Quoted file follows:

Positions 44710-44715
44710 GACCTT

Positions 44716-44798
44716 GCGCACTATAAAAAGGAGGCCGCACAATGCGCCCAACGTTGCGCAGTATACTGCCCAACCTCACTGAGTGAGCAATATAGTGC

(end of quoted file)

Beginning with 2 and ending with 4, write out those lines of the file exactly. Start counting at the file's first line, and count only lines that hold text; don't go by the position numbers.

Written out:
44710 GACCTT

Positions 44716-44798
44716 GCGCACTATAAAAAGGAGGCCGCACAATGCGCCCAACGTTGCGCAGTATACTGCCCAACCTCACTGAGTGAGCAATATAGTGC